Although we cannot draw definitive conclusions regarding causal patterns, the finding that the media curves declined long before the epidemiological curves, paired with the established knowledge that the sheer amount of news reports can contribute to the social amplification or attenuation of risk [1620], could be one of the potential reasons for the rather low risk perception of citizens with respect to influenza A H1N1 and vaccination uptake across countries. Apart from sheer media attention, media content may also play a role in explaining the pandemic public health paradox [50]. For example in Germany there was a period of media discourses questioning the safety of the vaccine and the availability of a different vaccine for the military and government officials in contrast to the general population was high on the media agenda. Media attention to barriers for vaccination, such as vaccine safety, may have had negative impact on public perception of the vaccine and vaccination rates.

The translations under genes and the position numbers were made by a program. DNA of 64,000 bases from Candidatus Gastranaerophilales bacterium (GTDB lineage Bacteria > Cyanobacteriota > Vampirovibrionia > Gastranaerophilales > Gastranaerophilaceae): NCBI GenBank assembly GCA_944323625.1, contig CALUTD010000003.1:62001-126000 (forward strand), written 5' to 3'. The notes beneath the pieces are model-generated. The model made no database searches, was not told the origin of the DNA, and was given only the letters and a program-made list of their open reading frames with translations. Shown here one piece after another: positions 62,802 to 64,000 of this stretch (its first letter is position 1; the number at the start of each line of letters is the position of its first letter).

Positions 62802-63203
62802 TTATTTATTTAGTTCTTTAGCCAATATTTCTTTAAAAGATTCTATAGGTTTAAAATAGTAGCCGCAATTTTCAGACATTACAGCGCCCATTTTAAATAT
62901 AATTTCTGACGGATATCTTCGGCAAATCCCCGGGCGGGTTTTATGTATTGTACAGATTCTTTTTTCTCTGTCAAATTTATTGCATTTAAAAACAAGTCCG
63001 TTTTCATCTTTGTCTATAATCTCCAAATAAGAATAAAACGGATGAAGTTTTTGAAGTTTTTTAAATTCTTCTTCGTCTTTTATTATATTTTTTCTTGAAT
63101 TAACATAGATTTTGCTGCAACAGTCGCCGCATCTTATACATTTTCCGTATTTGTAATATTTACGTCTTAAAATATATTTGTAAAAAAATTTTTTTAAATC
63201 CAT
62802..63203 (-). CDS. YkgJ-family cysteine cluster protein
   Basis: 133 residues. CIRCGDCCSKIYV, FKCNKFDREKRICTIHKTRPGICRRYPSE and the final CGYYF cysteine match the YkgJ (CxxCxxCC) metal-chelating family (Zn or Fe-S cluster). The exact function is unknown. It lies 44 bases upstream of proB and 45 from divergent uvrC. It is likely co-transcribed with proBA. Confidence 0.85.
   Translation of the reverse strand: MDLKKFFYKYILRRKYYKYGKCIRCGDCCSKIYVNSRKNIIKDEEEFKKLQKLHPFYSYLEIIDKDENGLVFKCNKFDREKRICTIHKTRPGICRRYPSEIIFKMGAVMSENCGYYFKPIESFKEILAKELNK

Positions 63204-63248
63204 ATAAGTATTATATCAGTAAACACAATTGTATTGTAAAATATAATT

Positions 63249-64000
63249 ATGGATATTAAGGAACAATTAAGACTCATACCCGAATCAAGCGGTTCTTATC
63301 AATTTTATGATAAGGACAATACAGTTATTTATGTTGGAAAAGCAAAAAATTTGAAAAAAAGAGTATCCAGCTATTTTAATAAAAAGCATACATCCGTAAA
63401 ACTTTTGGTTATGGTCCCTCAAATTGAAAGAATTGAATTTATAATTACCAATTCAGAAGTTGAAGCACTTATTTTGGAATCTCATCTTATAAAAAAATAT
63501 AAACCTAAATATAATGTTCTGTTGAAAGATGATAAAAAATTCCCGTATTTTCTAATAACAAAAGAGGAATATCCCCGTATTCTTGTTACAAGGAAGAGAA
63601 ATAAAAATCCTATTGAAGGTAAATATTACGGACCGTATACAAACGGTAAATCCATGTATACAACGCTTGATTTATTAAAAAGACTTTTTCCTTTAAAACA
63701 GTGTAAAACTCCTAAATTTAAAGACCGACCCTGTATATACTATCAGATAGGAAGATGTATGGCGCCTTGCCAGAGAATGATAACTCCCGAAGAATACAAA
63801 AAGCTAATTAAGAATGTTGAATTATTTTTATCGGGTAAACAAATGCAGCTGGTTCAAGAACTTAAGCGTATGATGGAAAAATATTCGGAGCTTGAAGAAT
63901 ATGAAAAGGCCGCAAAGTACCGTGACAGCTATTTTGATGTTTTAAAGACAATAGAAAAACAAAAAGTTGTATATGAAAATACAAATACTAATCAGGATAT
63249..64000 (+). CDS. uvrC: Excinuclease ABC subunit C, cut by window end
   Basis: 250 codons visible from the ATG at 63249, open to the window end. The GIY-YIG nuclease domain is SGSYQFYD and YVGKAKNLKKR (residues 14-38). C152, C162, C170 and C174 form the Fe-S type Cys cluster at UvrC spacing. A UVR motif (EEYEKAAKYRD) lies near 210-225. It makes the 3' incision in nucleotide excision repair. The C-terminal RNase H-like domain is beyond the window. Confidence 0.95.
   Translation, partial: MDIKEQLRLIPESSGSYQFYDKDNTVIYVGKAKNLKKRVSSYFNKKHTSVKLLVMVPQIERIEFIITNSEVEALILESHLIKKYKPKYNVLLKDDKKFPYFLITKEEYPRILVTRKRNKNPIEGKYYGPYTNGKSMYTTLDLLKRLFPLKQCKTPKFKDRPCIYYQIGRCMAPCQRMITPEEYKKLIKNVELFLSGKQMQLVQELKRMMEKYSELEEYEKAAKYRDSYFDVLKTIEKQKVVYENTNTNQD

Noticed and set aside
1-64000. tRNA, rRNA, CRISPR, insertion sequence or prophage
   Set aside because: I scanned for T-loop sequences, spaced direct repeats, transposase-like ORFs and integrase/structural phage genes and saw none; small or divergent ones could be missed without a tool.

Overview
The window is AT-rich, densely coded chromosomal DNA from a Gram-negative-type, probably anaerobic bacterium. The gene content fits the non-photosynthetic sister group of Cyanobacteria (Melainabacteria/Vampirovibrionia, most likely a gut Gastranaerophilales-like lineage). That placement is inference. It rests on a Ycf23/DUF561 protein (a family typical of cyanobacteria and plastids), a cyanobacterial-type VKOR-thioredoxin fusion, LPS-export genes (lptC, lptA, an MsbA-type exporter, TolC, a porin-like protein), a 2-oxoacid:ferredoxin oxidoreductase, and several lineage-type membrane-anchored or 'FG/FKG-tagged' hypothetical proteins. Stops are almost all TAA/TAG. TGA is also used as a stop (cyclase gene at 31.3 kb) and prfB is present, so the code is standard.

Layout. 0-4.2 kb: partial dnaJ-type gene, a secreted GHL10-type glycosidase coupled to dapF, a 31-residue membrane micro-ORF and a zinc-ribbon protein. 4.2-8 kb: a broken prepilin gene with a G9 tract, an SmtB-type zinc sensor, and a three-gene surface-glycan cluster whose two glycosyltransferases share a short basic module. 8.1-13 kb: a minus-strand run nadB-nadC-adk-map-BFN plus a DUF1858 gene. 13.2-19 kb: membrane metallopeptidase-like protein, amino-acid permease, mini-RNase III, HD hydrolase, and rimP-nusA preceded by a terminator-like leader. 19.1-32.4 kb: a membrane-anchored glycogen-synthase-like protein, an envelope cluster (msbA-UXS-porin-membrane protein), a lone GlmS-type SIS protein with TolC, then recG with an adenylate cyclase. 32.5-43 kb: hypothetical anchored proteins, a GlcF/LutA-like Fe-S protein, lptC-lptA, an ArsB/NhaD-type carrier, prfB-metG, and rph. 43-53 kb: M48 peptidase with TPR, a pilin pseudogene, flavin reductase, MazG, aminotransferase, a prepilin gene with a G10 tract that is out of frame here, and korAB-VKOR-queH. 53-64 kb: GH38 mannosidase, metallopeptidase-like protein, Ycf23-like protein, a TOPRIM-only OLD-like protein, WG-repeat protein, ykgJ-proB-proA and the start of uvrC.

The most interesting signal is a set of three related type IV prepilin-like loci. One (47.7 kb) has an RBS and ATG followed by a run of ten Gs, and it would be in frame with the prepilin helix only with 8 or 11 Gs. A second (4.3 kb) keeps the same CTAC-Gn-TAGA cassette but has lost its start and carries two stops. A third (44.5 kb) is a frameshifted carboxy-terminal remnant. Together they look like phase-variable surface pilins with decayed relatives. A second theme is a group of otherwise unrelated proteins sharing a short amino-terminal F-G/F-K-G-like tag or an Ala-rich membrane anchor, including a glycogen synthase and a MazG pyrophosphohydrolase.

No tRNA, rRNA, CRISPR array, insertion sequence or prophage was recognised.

Apart from the content, the magnitude of attention, an issue arouses in influenced by the frequency with which this issue is communicated and repeated in different media sources. A time-series analysis of 36 telephone surveys in the UK revealed that the level of worry of contracting swine-flu (which was quite low (9.6% to 32.9%)) was associated with the volume of media messages during the first summer wave of the epidemic in the UK but not prior to community transmission in the UK or during the autumn/winter wave. The study also showed that a level of higher worry of oneself of one’s child getting infected was associated with a higher vaccine acceptance. The authors conclude that when levels of worry are generally low, a rise in the frequency of media messages could increase the public’s perception in the effectiveness and therefore the uptake of protective behavior [51]. In our study, the media attention was lower in all five countries when sustained in-country transmission was going on compared to the early phase. This paired with lower levels of worry is likely to reduce vaccine uptake.’